How to reduce Business Costs


How Can You Better Manage Costs in a Business

A business operator should be continually re-evaluating cost components and looking for places where costs can be reduced.  Some costs are fixed and do not change unexpectedly; while others are variable (subject to change in ways you have no control over).

In today's rapidly changing world, cost changes can be expected more than ever before -so pay attention to your costs -all the time.

Always keep a tight control on business finances. The better you track finances the more aware you will be of how a business is performing.

Typical cost components might be:

  • Unavoidable fixed costs (e.g. wages, rent, rates, stationary, utilities, professional fees (e.g. accountant, solicitor).
  • Equipment and materials.
  • Marketing - sales, advertising, distribution, etc.
  • Maintenance - maintaining equipment, property,
  • Employing new staff.
  • Contingency costs - insurance; losses due to accident, injury, difficulty with trading partners.
  • Financial - costs can be maximised or minimised by how you use money as well as how much you use (e.g. depreciation, taxation, rebates and subsidies from government, etc.

Ways to Save on Costs

Here are just some ways you might find it possible to cut costs:

  1. Plan for the future -Certain things might be hard to avoid in the short term, but in many businesses, there are costs that can be reduced eventually because the manager is not looking far enough ahead.
  2. Automate where you can - Computers, robotics and technology are continually replacing work roles and allowing businesses to do more with less staff. If you don't adopt automation and others do, a productivity gap will open between you and your competitors.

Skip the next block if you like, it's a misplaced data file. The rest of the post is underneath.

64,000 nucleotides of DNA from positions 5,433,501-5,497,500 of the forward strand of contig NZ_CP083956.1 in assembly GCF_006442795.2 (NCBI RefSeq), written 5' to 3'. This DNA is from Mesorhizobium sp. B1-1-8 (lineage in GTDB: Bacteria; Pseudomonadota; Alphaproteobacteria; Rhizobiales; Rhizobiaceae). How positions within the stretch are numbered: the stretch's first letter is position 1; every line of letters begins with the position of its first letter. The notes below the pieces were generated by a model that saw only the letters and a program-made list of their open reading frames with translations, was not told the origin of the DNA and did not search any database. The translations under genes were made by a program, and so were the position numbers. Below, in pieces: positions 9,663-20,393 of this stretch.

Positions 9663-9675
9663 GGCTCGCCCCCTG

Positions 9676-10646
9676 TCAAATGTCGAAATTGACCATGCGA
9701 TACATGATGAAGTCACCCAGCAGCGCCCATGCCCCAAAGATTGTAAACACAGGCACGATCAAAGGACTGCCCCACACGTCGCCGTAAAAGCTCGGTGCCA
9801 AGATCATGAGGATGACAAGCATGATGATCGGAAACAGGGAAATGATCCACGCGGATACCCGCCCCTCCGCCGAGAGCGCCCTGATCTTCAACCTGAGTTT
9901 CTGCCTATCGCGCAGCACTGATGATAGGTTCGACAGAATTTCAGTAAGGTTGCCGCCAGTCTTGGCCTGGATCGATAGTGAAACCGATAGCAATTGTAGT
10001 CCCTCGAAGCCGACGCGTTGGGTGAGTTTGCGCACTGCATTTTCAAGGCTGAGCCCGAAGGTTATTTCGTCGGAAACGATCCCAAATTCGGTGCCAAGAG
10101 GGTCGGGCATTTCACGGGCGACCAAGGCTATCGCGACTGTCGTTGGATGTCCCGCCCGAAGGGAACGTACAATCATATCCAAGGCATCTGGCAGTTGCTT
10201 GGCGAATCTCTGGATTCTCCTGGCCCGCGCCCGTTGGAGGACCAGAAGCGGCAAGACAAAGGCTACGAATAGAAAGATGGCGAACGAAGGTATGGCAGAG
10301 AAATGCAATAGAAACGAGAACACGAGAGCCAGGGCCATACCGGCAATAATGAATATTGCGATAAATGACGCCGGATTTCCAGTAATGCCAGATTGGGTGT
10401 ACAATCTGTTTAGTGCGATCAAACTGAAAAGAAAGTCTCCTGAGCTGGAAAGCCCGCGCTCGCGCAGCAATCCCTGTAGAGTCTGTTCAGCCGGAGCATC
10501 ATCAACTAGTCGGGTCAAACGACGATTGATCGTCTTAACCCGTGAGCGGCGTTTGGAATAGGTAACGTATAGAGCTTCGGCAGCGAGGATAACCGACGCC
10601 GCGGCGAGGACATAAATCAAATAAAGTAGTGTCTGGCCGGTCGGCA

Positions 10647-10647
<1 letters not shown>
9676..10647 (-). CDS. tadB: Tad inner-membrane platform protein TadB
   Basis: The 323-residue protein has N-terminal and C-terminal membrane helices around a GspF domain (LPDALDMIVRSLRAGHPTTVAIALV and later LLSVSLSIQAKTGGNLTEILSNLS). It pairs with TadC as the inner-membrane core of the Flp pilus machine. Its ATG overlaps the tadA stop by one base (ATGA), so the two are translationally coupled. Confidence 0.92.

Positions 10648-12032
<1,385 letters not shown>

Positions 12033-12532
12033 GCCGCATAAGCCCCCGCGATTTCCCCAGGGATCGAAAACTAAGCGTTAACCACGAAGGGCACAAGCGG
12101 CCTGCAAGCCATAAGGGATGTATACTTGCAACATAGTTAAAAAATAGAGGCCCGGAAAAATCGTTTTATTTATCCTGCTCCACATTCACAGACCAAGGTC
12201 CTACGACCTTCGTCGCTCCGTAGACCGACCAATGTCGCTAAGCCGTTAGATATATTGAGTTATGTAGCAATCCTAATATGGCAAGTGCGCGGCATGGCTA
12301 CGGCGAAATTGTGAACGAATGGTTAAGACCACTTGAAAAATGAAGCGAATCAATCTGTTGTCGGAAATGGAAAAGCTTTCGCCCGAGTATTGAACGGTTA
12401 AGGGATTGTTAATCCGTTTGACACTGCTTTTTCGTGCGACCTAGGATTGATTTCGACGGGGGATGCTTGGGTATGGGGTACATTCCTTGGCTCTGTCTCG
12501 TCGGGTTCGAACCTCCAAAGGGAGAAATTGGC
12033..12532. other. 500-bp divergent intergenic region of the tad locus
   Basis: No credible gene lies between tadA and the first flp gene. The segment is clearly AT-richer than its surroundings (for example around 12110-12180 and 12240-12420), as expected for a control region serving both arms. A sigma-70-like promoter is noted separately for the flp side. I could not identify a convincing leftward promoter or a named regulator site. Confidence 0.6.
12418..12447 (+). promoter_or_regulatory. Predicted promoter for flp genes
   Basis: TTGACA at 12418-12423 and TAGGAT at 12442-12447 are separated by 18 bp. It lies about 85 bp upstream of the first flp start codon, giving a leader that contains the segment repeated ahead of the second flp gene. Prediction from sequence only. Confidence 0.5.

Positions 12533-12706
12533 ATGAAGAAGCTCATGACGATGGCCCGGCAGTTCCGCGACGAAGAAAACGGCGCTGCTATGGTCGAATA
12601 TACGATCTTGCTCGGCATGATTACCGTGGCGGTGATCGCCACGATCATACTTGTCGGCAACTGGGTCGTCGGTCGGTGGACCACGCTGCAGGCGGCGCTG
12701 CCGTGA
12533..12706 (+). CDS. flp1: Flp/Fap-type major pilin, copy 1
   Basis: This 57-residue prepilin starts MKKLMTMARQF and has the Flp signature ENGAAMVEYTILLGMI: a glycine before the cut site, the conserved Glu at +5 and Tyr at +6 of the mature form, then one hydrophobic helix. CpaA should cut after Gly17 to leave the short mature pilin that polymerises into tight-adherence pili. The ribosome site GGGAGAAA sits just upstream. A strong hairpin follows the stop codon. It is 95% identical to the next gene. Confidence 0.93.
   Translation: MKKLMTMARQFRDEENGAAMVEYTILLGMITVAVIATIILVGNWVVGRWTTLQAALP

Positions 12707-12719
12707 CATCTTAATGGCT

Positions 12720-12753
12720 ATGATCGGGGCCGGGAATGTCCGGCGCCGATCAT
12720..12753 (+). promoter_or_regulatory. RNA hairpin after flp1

3. Shop around – find cheaper suppliers
  4. Negotiate hard
  5. Buy in  bulk
  6. Include advertising mailing with other mailing such as invoices
  7. Set up less expensive outlets (eg. an online store or "pop up" shop, rather than permanent physical shopfront)
  8. Buy used equipment for your office
  9. If you are in a trade – check your trade association for cheaper insurance premiums (they often exist)
  10. Lease equipment instead of buying it (they usually attract a maintenance contract too)
  11. Pay your sales force through commission based incentives
  12. Make sure your mailing list is up to date (may save postage or manpower dealing with incorrect addresses)
  13. Don’t give credit or do so reluctantly
  14. Transfer risk by using a payment service such as paypal to process payments
  15. Don’t print (or produce) anything unless totally necessary
  16. Take advantage of free software
  17. Make your own forms rather than outsourcing to a printer
  18. Hire people that can multi-task, and are receptive to varied roles
  19. Research and development – not essential spending in the short term, but often is in the long term
  20. Marketing – make sure the business’s marketing plan is current – strategies used in the set-up phase may be redundant later (e.g. advertising in a newspaper gets a business 20 years later though it is no longer worthwhile still advertising in this paper.